POPE WARNS CATHOLIC UNIVERSITY PROFESSORS
The Remnant – 31 May 1979
ACCORDING to a St. Paul Pioneer Press/Dispatch report of May 26, Pope John Paul II decreed last week that professors at Catholic universities "should refrain from challenging basic Church doctrine or face dismissal from their posts." The report went on to say that the Pontiff's warning is contained in an 87-page " Apostolic Constitution" and that it "tightened Vatican control over some 126 Church-run universities around the world." The decree reportedly puts an end to a controversial experimental period which Pope Paul VI had launched in 1968 in the wake of Vatican II. The present Holy Father insists that "new research (experimental or otherwise) should never be at the expense of the Church's Magisterium."
Meanwhile, in the current issue of Our Sunday Visitor, appears the report that the anti-papalist Hans Kung has again placed himself squarely in opposition to yet another Pope, this time Pope John Paul II. During an interview regarding his notorious views, Kung is said to have proposed that inter-communion begin at once, saying: "I would first start by giving a general permission to Catholics – especially those in mixed marriages, but others also –to go to other churches for the eucharistic meal. And we should open our doors for others to come to us."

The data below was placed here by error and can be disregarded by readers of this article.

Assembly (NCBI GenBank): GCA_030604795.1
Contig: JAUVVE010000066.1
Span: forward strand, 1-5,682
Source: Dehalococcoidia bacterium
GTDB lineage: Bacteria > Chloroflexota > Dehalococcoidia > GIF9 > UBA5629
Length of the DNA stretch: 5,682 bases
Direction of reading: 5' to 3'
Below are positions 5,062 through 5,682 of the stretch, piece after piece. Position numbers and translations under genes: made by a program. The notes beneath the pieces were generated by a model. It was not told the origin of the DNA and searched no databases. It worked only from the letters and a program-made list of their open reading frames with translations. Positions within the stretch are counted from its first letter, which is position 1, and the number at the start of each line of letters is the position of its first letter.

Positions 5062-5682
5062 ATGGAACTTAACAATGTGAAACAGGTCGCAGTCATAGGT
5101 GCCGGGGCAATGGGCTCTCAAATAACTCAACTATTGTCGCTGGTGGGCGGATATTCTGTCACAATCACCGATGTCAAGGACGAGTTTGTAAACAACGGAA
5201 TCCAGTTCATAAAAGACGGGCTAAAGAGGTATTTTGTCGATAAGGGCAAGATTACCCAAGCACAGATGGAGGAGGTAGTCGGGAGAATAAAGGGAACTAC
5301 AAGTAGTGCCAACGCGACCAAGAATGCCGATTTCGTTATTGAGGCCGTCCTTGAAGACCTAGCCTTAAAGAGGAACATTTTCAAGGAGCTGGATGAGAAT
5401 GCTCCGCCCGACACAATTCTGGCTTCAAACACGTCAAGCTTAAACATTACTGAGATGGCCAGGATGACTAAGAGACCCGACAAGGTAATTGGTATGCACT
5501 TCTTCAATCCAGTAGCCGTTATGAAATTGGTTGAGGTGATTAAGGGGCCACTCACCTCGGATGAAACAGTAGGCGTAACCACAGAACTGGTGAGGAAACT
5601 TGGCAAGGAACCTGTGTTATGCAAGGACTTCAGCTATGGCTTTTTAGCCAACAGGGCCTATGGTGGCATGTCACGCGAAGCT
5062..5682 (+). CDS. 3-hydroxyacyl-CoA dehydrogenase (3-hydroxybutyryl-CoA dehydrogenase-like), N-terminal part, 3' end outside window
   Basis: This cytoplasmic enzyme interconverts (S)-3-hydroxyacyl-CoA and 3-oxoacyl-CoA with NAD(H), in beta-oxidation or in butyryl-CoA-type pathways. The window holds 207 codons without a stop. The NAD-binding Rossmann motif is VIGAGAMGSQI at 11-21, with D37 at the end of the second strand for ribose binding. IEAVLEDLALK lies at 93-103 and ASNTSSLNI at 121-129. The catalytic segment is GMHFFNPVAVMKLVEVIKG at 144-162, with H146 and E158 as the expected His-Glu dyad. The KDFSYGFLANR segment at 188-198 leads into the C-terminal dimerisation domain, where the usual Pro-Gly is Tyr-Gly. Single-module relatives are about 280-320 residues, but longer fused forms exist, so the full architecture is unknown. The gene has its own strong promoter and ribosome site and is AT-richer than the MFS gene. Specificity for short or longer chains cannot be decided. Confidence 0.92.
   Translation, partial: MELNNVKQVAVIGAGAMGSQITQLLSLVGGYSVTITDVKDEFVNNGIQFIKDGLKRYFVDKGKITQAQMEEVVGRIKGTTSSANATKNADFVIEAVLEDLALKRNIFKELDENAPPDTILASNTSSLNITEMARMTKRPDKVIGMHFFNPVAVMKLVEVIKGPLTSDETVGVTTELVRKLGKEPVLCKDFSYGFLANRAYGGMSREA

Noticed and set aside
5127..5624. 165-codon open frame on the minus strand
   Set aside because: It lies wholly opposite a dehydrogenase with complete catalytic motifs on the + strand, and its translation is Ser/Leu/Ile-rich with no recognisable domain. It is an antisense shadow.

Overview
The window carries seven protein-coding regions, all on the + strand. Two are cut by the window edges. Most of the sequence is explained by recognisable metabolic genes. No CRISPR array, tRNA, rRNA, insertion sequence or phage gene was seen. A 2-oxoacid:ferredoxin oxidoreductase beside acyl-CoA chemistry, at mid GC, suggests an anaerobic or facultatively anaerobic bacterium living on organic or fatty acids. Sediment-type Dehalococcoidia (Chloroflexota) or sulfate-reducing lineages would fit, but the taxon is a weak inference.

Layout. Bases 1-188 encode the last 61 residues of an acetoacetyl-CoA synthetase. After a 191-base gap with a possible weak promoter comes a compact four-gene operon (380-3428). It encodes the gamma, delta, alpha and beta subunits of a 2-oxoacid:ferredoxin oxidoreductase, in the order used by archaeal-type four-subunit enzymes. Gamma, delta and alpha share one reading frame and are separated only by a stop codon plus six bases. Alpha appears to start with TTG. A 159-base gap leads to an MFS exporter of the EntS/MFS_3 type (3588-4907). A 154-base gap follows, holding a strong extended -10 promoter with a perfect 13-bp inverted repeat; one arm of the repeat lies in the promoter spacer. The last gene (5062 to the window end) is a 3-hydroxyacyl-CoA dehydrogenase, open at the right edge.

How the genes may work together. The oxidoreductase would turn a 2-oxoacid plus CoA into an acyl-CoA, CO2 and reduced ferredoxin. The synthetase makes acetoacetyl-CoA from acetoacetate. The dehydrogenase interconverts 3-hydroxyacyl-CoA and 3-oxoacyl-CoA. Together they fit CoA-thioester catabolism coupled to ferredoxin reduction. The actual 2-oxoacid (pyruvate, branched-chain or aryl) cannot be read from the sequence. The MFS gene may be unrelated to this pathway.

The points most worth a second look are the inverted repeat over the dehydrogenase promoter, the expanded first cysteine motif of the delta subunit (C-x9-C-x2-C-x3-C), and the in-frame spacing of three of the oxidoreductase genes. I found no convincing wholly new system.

As Our Sunday Visitor observed editorially, "Küng's 'one eucharist is as good as another' is directly contrary to Catholic teaching and is in direct opposition to what Pope John Paul II told Catholic bishops from the Caribbean, where occasionally ecumenical activity has gone beyond good sense. "Sharing the Eucharist presupposes unity in faith," the Pope declared. "Inter-communion between divided Christians is not the answer to Christ's appeal for greater unity."
It will be interesting to see how Pope John Paul II reacts to Hans Kung's latest defiance of papal teaching and whether the University of Tübingen, where Kung still holds forth, will feel free to dismiss this unorthodox gad-fly. Also, whether the Catholic University of America, where the notorious heresiarch, Father Charles Curran, still holds forth, will take such disciplinary action as Pope John Paul has now prescribed.
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The reaction to Küng's defiance was to deprive him of the right to teach as a Catholic theologian, a step which would be taken before the end of the year. The same decision would be taken in the case of Father Curran, but not until 1986.
DECLINE IN PRIESTS AND SEMINARIANS IN ITALY
The Remnant – 31 May 1979
The number of Catholic seminary students in Italy has dropped from 30,595 in 1962 to 9,953 in 1978. During the same 16-year period, the number of priests in Italy dropped by more than 2,000 – from 43,538 to 40,866.
The figures were disclosed by Bishop Attilio Nicora, an Auxiliary Bishop of Milan, at a plenary meeting in Vatican City of the Italian Catholic Bishops' Conference.
To put the numbers in clearer perspective, Bishop Nicora pointed out that Italy's population had increased by six million between 1961 and 1977. Italy has a current population of 56,675,000, with Catholics constituting 97.5% of the total.